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E-Mail: 7bridges@breworganic.com
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1-800-768-4409 or
(831) 454-9665

Address: 325A River Street
Santa Cruz, CA 95060
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USING ORGANIC INGREDIENTS IN YOUR FAVORITE RECIPES

One thing is certain- currently the selection of organic brewing ingredients pales in comparison to the selection of conventionally grown ingredients that is available to home brewers today. This has forced homebrewers dedicated to the organic and environmental cause to be resourceful and creative. The challange to brew organic beer just as good if not better than conventionally brewed beer has made the truly dedicated organic brewer a better brewer. We raise our organic beers in a toast to all brewers who have risen to the challenge and brewed their best. Some have won awards in brewing contests where their organic beers were pitted against beers brewed with the much wider range of malts and hops available to non organic brewers. And for those of you ready to go organic, we hope the following information will help you to succeed in making the conversion to organic without sacrificing the quality of your beer.

ORGANIC MALT EXTRACT:

Currently there is, sadly enough, just one malt extract available to organic home brewers. As it is a pale unhopped extract it is extremely versatile if you are willing to use a few specialty grains and fresh hops to complete your recipe rather than a pre-hopped "kit in a can". Most experienced brewers agree that adding fresh grains and hops actually makes a better beer, so brewing organic could actually be considered an upgrade from prehopped can kits. Just follow these guidelines for some common substitutions:

Amber malt: add 1/2 pound caramel 60 malt to the recipe

Dark malt: add 1/2 lb. chocolate and 1/4 lb. caramel 120 malt to the recipe

Hops: If kit is pre-hopped, add 1/2 oz. Pacific Gem or 3/4 to 1 oz. Hallertaur hops to the boil (9- 12 HBU, 60 minute boil).

 

ORGANIC MALTED GRAINS:

Organic malts are comparable to conventionally grown malts and can be substituted pound for pound in your favorite recipes. If you are an all grain brewer you may find as we have that the starch conversion rate is slightly higher and to be precise you may want to reduce the amount of organic grain by 1 or 2 percent. Specialty malts can often be interchangeable- for instance crystal and caramel are two different terms for the same type of specialty malt. Let your common sense be the guide here. A bit of reading on the basic styles of malt can be very useful. Designing Great Beers is a good written guide to creating your own recipes, and it covers a lot of basic information about ingredients. Brew Your Own Magazine has a good overview of different brewing grains.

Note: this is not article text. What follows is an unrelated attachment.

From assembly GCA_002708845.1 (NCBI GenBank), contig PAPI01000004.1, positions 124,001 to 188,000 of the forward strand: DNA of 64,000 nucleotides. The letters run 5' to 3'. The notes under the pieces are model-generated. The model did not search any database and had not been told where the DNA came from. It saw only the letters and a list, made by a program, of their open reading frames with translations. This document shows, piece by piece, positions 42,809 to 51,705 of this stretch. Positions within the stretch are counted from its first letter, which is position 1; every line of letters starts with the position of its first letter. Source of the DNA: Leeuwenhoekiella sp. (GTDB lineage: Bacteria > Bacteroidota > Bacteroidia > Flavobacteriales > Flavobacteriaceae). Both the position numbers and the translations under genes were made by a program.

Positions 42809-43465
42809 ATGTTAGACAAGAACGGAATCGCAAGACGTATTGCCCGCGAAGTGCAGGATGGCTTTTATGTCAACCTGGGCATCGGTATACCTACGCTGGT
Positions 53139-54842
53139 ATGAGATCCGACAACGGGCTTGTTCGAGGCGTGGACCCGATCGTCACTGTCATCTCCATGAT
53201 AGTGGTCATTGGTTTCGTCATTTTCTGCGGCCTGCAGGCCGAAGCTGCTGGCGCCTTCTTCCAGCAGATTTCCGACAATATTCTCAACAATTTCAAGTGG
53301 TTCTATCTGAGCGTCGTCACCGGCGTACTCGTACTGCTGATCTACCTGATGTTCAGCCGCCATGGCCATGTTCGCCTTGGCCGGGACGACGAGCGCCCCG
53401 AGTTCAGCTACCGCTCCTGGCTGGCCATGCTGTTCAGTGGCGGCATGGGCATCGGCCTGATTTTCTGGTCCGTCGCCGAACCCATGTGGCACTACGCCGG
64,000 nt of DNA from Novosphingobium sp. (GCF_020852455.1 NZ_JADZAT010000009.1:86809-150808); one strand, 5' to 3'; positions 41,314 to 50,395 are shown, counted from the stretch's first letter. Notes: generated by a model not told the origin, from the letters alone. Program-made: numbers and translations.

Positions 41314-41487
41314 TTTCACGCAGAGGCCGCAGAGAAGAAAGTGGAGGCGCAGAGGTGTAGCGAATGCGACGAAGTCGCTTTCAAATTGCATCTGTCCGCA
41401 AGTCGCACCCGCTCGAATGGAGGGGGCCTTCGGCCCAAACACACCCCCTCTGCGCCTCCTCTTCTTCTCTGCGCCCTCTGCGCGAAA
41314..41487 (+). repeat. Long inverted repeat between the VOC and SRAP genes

ORGANIC HOPS:

Organic hops tend to have a slightly higher alpha acid content so you may want to calculate the IBU's (International Bittering Units) of your recipe and adjust the quantity of hops to achieve the desired bitterness. Below is a short summary of the most popular organic hops and our favorite substitutions:

New Zealand Pacific Gem: 13- 15% AAU. Excellent bittering with a clean pleasant aroma. Subs: Chinook, Columbus, Galena, Horizon, Magnum, Northern Brewer.

New Zealand Hallertaur: 7- 11% AAU. Versatile hop can be used for bittering and aroma. Has a clean flowery aroma. Subs: Liberty, Ultra, Hallertaur Tradition, Centennial, Crystal.

German Spalt Select: 4- 7% AAU. Very refined aroma and flavor, mild and spicy. Subs: Saaz, Tettnanger, Styrian Golding, Willamette.

German Hallertaur Tradition & Mittlefrueh: 4- 7% AAU. Very mild aroma and flavor hops especially good for aroma. Subs: Liberty, Ultra, German Hershbrucker, Mt. Hood.

 

 

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